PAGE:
Stay Safe: Storing Emergency Drinking Water

It’s Tuesday! Better Stay Safe!


Disasters like earthquakes and winter storms can damage water systems. Broken water mains can happen after an earthquake or even a construction accident; freezing temperatures can also rupture pipes in homes.

Store at least 3 days of water for each member of your family.

1 gallon = 1 person = 1 day

Store 1 gallon of daily water for each family member.

  • 3 day supply for a family of 2 = 6 gallons of stored water
  • 3 day supply for a family of 5 = 15 gallons of stored water

If you have pets or additional needs, be sure to account for those too.

How to store water

Gallon-sized juice containers, 2-liter soda bottles, and water cooler jugs are all great water storage containers.

  • Clean your container. Put a small amount of bleach (~1/8 teaspoon) and a few cups of water into the bottle. Cap it and lightly shake the container. Empty the bottle, and wash the lid and around the top of the bottle.
  • Fill your container. Fill up with fresh tap water, all the way to the top of the bottle. Screw the lid on tightly, and you’re set.
  • Label the container. Label the bottle “emergency drinking water” and add the date you filled the container.
  • Keep your water fresh. Every 6 months, empty and refill the containers- use it to water plants or rinse off outdoor furniture. Changing your water when you change your clocks in the spring and fall is an easy way to remember this.

Things to avoid

This is mostly common sense. Still, make sure:

  • Don’t use glass bottles (they can break)
  • Avoid plastic milk jugs (hard to sanitize, and the plastic gets brittle)
  • Don’t use bottles that held bleach or chemicals

If you’re going to buy water, it pays to invest a little extra for a sturdy container. When I stored hurricane water in Florida, I bought the rectangular 3-gallon containers with the little spouts, and stacked them under my kitchen counter.

Eight or nine months later, I came home from work one day to find a tiny flood across my apartment… the containers had gotten brittle, and a tiny crack in the corner of one was all it took to drain the whole thing. Keep an eye on your stash, and keep it in sturdy containers!

The blue plastic 5-gallon jugs are easiest, and most grocery stores have them. Add one to your cart each time you go, and you’ll have it taken care of quickly.

Police reports for two more property crimes, plus contact information (and an update)

UPDATE (11:15 am): Called Seattle Times circulation, where I was told that the district manager for our area can occasionally check up with subscribers on their delivery service. However, the woman I talked to had no information on recent activity in our area. I have left a message for our area’s district manager regarding these house calls.

This afternoon/evening, two more police reports for recent burglary activity became available online. I have summarized both below:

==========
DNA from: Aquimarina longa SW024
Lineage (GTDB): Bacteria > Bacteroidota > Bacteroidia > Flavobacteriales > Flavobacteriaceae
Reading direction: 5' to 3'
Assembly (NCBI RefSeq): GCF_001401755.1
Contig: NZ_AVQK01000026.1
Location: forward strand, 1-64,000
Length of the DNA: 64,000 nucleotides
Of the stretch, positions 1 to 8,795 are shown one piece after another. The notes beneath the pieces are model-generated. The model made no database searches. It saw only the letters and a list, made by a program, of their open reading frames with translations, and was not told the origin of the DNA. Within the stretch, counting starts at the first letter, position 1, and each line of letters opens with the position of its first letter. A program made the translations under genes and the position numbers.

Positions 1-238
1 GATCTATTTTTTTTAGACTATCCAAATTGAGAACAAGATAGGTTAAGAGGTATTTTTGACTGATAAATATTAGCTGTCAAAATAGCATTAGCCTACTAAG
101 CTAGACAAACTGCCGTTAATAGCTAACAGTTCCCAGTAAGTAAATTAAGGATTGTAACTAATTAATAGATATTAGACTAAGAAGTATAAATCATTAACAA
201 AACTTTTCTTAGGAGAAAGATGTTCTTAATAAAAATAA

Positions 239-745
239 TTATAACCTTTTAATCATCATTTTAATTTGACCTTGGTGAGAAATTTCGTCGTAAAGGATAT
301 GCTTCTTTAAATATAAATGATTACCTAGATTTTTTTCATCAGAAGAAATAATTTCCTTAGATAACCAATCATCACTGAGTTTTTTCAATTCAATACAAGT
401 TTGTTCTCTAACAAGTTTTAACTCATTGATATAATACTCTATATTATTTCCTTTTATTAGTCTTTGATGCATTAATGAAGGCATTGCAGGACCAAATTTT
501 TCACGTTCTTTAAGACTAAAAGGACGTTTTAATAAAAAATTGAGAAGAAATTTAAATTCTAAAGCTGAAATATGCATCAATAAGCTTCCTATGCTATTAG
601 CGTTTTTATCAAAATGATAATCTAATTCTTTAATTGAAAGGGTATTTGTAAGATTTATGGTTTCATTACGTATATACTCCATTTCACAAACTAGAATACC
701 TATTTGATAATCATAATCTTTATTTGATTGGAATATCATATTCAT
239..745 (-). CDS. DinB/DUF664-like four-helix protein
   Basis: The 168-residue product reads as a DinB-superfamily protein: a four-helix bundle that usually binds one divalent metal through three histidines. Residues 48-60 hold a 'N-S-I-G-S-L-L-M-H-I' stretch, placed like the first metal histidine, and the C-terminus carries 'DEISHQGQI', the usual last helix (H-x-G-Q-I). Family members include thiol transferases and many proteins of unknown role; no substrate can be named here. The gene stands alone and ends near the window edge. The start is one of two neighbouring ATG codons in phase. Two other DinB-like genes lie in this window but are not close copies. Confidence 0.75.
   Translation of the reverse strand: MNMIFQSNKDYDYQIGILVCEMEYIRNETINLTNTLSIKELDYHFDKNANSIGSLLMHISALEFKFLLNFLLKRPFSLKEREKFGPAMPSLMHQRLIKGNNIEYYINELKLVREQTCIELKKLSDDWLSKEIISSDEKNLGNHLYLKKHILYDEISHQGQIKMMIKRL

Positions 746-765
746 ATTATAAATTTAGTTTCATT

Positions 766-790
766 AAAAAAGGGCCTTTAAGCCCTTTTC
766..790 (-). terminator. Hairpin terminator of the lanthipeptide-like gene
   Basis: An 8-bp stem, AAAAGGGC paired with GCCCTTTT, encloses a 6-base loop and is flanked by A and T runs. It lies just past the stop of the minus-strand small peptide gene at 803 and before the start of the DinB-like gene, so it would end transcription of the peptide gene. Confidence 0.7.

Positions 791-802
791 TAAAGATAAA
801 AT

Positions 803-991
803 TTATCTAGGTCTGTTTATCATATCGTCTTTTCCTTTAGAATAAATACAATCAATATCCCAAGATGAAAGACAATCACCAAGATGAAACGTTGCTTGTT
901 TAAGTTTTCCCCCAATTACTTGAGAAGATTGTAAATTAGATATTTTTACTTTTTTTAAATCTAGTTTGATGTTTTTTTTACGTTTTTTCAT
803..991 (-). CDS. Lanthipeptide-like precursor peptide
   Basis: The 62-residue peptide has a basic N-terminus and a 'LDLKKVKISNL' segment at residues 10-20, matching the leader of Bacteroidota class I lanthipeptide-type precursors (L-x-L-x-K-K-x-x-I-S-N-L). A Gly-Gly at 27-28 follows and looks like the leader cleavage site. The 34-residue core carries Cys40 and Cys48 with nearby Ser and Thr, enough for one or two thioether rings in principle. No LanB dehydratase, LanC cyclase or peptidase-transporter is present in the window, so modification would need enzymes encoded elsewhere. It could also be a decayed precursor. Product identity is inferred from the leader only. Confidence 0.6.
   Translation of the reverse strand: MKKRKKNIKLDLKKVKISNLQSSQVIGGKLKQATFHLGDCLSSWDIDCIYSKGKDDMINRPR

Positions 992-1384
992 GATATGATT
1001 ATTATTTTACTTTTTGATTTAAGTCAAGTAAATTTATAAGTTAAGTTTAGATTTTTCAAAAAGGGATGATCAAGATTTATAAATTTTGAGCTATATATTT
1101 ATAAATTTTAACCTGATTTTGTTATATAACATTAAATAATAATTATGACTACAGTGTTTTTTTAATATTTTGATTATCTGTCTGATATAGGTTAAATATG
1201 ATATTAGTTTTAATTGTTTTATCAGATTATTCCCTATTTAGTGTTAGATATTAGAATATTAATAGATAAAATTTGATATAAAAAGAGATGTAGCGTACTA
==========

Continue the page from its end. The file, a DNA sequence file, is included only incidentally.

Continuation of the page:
• 1600 block of NE 73rd Street – Victim leaves home at 7:30 am, returns at 4:45 pm to a broken into back door (glass panel broken, deadbolt unlocked). Home has been rummaged through. Missing items reported at the time include a digital camera, laptop, and approximately $100 of coins from a coin separator.
  • 7000 block of 14th Avenue NE – Homeowner reports that her housekeeper noticed a window in the basement of the house had been pried away from the frame. A pry mark was found on another window as well. However, no entry was made.


It has been mentioned by a few Ravenna Blog commenters that someone has been knocking on doors during the day, and when presented with an occupant, says something to the effect of, “Did you receive your paper in the usual spot today?”

I have just sent off an email to the Seattle Times circulation folks to see if this is a quality control tactic they use. I have a feeling that the answer is going to be, “No, we don’t do that,” but I want to be sure. Will update post when I hear back.

Let this just be a reminder for all of us: If you see something suspicious, CALL THE POLICE. We all know the emergency number (9-1-1), but there is also a non-emergency number you can call (206-625-5011).

The Seattle Police Department suggests you call the non-emergency number when (from their website; emphasis mine):

  • You want to report a nuisance, such as a noise or parking complaint.
  • To report a non-emergency crime – one that did not just occur, and the suspects are not in the immediate area.
  • You have questions about something suspicious occurring in your neighborhood, and you are not sure it is criminal activity.
  • The calltaker will determines how best to handle your call. In some cases, your information will be taken and you will get a call back from the telephone reporting unit, and your report may be taken over the phone.

Might I suggest we all keep that 206-625-5011 number handy, in case of non-emergency?